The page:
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Eric Schmidt wishes Google could save newspapers (cnn.com)
28 points by gibsonf1 on Jan 7, 2009 | hide | past | web | favorite | 11 comments

There are a few problems with the industry. A tough one is that people read fewer papers. However, the major one that I don't see any way around is that the business model is unrelated to the core competency/value/activity of the company. That's a problem almost inherent in advertising though not quite.

The classifieds just piggybacked onto newspapers because they had a distribution mechanism & the could make the network effects happen. It never had anything to do with news. There was a symbiosis, but it was an incidental one. You can't just counter that with 'Democracy needs News.'

Consider a possible parallel. Imagine T shirts where a major ad industry. Various brands are able to sell cool T shirts that are very fashionable & desired. They sell em cheap & make it up on ads bought by the highest bidder. This becomes a cultural norm. Everyone wears these $2 shirts that would otherwise cost $50 & everyone gets a handful every month.

Now say no one wants to buy the ads any more or say the fashion becomes put a sticker over the ad or say atheist buses & neon building become so common that advertising is devalued. Whatever. Can't sell the ads any more. OK. Well, people will buy less shirts. It was nice while it lasted. We had $2 shirts. But that's it. No way around it. I will buy fewer shorts at $40 then at $2.

"If not buy, how about just pump some cash into them, the way Microsoft famously once did with Apple?"

"What about Google.org, Google's for-profit philanthropic arm, which is investing in alternative-energy startups?"

Is it just me who finds those suggestions bizarre to ludicrous? They're practically begging.

Re-Google.org: In the proceeding answer Schmidt talks about newspapers as "doing the public good" - something we usually think of when we think of non-profits. He even mentions a non-for-profit news organization (not NPR). I think it makes a lot of sense. I agree with Schmidt that these organizations can't just fold; they are a vital part of our democracy.

Newspapers that survive may get a second wind once the infrastructure, technology and critical mass is there to sell subscriptions for e-book readers.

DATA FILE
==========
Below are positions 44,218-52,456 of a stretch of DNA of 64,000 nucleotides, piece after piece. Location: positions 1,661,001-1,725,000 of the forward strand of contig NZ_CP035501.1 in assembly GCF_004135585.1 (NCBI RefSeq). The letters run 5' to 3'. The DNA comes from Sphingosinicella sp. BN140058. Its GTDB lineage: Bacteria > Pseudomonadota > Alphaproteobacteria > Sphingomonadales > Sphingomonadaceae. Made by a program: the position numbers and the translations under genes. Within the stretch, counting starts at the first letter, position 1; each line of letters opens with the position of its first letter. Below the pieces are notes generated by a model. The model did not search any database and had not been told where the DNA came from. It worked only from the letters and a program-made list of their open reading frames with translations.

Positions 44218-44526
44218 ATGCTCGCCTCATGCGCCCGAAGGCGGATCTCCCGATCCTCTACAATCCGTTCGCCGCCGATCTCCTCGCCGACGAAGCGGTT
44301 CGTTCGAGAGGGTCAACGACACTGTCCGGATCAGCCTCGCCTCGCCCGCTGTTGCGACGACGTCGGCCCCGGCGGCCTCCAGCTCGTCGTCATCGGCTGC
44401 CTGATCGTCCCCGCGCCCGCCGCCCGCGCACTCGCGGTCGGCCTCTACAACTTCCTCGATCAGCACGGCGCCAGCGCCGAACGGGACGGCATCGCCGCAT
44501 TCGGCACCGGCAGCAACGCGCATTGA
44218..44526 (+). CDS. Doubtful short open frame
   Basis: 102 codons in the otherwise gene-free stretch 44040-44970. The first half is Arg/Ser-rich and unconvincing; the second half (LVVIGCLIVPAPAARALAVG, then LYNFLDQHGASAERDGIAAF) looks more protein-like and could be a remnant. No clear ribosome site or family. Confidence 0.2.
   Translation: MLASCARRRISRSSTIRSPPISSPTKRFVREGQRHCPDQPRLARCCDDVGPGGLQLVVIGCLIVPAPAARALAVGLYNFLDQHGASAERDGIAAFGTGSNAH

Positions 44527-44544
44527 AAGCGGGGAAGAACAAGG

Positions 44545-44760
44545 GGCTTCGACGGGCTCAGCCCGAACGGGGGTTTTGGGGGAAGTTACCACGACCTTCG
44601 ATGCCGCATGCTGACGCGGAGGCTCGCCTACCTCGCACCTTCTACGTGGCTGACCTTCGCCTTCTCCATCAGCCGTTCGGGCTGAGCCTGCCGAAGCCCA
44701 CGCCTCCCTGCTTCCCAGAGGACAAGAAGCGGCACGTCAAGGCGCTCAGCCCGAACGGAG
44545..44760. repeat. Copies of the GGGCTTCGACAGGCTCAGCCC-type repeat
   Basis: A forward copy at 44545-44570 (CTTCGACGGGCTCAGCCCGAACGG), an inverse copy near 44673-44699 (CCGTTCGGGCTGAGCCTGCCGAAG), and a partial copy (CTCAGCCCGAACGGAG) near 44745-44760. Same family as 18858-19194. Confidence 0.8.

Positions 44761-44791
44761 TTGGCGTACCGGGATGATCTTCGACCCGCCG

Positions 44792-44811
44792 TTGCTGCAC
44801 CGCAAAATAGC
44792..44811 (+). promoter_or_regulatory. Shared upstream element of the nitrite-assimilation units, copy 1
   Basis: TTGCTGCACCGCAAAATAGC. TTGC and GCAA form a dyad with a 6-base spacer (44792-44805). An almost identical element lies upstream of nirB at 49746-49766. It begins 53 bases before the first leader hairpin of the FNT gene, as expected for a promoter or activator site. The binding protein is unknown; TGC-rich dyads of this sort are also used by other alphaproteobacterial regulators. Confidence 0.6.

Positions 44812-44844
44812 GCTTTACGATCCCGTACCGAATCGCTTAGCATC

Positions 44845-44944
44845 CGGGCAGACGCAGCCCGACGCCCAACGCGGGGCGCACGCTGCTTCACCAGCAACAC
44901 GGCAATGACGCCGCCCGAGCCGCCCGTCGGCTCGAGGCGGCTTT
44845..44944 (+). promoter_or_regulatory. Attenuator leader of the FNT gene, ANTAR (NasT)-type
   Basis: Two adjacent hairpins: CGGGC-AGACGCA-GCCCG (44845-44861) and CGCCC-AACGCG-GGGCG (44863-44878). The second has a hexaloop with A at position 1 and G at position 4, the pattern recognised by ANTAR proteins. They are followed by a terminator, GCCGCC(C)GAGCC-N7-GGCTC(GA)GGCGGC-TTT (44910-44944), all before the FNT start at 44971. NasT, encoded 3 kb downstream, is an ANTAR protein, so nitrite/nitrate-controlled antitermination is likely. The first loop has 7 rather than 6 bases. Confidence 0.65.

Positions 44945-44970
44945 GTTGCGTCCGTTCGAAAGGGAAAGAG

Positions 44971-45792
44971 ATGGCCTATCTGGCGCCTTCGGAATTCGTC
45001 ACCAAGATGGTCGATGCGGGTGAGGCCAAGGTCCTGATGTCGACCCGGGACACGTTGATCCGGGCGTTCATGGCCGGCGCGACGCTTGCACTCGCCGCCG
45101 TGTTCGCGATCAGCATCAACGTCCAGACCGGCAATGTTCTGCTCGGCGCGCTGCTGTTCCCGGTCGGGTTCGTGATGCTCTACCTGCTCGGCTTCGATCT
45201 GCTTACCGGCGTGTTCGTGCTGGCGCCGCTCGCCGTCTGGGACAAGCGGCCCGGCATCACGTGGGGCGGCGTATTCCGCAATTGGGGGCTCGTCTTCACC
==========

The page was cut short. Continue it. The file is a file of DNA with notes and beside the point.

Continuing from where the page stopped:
wrong. this isn't a problem of distribution, or readership. the problem is that there's more advertising options with the internet. e-book readers won't bring that back.

They don't have a problem of demand for their product, the news. People love the news.

People love getting personal messages delivered to them, but that couldn't save the telegram. I mean, come on, TV news has been around for sixty years and we're still acting like the news still belongs to newspapers?

Well people don't talk about the TV news all that much, because TV news has a similar content model as blogs. Read the newspapers, translate the highlights to your audience.

I don't understand why this matters. Can't the newspaper companies just publish their stories online? Does it really matter whether I read the content in the paper or online? Honestly this seems like a good thing; we're saving resources and moving to a new media. Am I missing something?

Yes, you're missing something. :)

Even if they publish all of their stories online, you have to realize that newspapers typically have huge CapEx and/or fixed costs. If they want to keep a single print copy out there, there is a huge fixed cost to print the first paper copy. I know that there are ways to reduce the fixed cost, but that increases the marginal cost. Newspapers have optimized their businesses on the assumptions that they'll print lots of copies. The "crisis" in the industry is that they all realize that assumption won't be valid sometime between now and "real soon now".

The internet is quite simply a MORE EFFICIENT way to sells news. It costs less to produce, distribute, and sell. So much less, in fact, that for existing businesses (newspaper co's) it's very difficult to make the transition without the entire thing collapsing.

The smaller newspapers are having more success at this than the big ones because their investments are lower than the big guys. They also are in a different news business; they do LOCAL news. Thus, they have unique content with less competition. All of the big newspapers are essentially the same national news, and that is very competitive due to the internet.

It's also not just a matter of "moving content online". Newspapers get ~75% of revenue from ads (display ads + classifieds, about half & half), ~18% from subscriptions, and a few other sources. The classifieds business kinda got stolen out from under their noses (see craigslist) and that killed about 25% of their revenue. Online ads are more trackable, and work better, so that reduced the VALUE of the same print ads. And subscriptions are down. Take nearly any business and tell them their revenues will drop by at least half and stay that way and see how well they do...

I suspect the economics of on-line advertising don't support the large editorial staffs that major newspapers have. Are dept. stores going to pay the equivalent of full page print ads for banner ads? If it were true, the NY Times would be rolling in money. People look at the newspaper display ads, but ignore online ads. Classifieds used to be a money maker, but are now essentially dead.

"Merge without merging"

Isn't that the same thing they claimed they were doing (with Apple) when they introduced Google Maps and YouTube on the original iPhone? Mr. Schmidt appears to really like that concept...

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